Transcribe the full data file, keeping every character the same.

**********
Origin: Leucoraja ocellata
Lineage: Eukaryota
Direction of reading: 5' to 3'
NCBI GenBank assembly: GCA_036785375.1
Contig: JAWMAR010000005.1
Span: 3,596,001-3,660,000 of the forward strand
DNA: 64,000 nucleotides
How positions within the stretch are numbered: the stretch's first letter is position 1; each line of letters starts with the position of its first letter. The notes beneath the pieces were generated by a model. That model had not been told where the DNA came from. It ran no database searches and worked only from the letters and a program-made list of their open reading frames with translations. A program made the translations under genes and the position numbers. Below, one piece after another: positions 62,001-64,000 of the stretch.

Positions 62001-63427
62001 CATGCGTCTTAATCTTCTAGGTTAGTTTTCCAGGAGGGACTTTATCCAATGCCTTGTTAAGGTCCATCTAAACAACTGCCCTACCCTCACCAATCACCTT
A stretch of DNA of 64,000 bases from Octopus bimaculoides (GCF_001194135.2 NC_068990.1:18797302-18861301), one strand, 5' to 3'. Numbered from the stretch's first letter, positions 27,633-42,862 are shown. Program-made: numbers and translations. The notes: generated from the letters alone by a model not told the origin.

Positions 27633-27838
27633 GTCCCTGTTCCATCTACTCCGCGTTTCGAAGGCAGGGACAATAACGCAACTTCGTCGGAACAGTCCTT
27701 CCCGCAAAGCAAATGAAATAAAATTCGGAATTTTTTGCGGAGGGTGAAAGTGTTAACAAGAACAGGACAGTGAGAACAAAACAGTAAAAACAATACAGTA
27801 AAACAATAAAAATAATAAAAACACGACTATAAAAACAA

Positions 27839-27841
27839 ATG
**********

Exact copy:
Origin: Leucoraja ocellata
Lineage: Eukaryota
Direction of reading: 5' to 3'
NCBI GenBank assembly: GCA_036785375.1
Contig: JAWMAR010000005.1
Span: 3,596,001-3,660,000 of the forward strand
DNA: 64,000 nucleotides
How positions within the stretch are numbered: the stretch's first letter is position 1; each line of letters starts with the position of its first letter. The notes beneath the pieces were generated by a model. That model had not been told where the DNA came from. It ran no database searches and worked only from the letters and a program-made list of their open reading frames with translations. A program made the translations under genes and the position numbers. Below, one piece after another: positions 62,001-64,000 of the stretch.

Positions 62001-63427
62001 CATGCGTCTTAATCTTCTAGGTTAGTTTTCCAGGAGGGACTTTATCCAATGCCTTGTTAAGGTCCATCTAAACAACTGCCCTACCCTCACCAATCACCTT
A stretch of DNA of 64,000 bases from Octopus bimaculoides (GCF_001194135.2 NC_068990.1:18797302-18861301), one strand, 5' to 3'. Numbered from the stretch's first letter, positions 27,633-42,862 are shown. Program-made: numbers and translations. The notes: generated from the letters alone by a model not told the origin.

Positions 27633-27838
27633 GTCCCTGTTCCATCTACTCCGCGTTTCGAAGGCAGGGACAATAACGCAACTTCGTCGGAACAGTCCTT
27701 CCCGCAAAGCAAATGAAATAAAATTCGGAATTTTTTGCGGAGGGTGAAAGTGTTAACAAGAACAGGACAGTGAGAACAAAACAGTAAAAACAATACAGTA
27801 AAACAATAAAAATAATAAAAACACGACTATAAAAACAA

Positions 27839-27841
27839 ATG